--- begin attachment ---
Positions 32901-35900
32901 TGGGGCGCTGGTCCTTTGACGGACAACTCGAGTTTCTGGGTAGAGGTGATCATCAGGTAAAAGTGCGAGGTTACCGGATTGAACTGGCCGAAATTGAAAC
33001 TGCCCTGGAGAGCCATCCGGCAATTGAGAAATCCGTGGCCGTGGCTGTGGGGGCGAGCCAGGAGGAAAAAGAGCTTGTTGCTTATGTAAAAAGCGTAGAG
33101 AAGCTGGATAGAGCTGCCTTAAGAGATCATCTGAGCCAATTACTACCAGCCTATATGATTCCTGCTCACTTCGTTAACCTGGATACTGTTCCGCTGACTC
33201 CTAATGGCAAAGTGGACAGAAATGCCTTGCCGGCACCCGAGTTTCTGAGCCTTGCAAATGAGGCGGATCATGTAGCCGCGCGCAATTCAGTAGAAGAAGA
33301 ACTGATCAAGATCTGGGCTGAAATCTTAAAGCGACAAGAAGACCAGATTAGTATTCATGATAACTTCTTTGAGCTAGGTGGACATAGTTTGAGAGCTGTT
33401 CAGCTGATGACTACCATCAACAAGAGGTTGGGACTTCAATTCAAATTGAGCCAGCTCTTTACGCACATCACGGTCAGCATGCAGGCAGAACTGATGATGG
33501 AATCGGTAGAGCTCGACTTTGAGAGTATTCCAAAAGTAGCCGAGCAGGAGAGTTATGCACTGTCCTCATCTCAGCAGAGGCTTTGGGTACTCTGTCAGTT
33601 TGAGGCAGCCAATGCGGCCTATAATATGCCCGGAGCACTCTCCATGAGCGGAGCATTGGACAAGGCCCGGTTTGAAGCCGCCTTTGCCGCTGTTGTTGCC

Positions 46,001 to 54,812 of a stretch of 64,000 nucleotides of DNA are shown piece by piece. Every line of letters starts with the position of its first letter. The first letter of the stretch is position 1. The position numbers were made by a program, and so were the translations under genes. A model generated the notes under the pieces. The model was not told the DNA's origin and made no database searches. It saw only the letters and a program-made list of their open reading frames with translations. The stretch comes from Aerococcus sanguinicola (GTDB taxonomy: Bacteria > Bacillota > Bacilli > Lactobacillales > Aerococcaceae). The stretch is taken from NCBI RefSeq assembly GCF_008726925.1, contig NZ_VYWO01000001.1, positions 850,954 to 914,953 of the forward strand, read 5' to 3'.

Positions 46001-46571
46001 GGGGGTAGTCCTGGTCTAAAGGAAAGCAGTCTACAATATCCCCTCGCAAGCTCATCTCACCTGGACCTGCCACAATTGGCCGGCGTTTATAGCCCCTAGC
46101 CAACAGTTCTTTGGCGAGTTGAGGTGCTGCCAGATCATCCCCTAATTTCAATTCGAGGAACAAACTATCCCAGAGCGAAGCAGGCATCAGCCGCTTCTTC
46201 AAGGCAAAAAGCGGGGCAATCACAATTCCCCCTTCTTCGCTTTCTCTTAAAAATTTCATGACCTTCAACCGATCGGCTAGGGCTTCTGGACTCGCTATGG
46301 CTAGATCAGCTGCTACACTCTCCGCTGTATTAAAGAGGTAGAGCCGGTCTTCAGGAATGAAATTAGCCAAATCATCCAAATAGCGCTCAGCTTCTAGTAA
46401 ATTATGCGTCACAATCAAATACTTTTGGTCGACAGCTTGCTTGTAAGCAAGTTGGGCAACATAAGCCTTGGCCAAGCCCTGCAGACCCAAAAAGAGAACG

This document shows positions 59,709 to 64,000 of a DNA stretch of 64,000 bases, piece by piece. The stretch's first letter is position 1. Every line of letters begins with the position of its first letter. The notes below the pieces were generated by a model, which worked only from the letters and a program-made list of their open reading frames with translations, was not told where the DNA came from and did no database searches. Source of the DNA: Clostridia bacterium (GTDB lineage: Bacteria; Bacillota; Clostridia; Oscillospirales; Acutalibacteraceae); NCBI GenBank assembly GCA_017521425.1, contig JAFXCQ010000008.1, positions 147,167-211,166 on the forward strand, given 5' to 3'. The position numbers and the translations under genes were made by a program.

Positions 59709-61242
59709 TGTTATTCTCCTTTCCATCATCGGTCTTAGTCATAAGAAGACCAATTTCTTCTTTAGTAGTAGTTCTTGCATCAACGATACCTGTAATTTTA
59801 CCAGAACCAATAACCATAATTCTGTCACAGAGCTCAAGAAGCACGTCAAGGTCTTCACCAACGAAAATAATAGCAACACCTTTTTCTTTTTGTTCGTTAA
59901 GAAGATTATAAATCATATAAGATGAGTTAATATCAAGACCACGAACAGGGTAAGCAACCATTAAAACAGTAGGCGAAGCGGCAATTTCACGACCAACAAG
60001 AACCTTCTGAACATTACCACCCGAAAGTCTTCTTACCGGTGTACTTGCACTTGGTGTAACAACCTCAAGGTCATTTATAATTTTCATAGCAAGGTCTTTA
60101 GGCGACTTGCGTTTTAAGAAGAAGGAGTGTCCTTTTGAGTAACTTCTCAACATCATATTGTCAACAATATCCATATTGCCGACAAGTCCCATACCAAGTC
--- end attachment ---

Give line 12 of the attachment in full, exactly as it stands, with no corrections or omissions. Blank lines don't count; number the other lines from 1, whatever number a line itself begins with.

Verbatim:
46001 GGGGGTAGTCCTGGTCTAAAGGAAAGCAGTCTACAATATCCCCTCGCAAGCTCATCTCACCTGGACCTGCCACAATTGGCCGGCGTTTATAGCCCCTAGC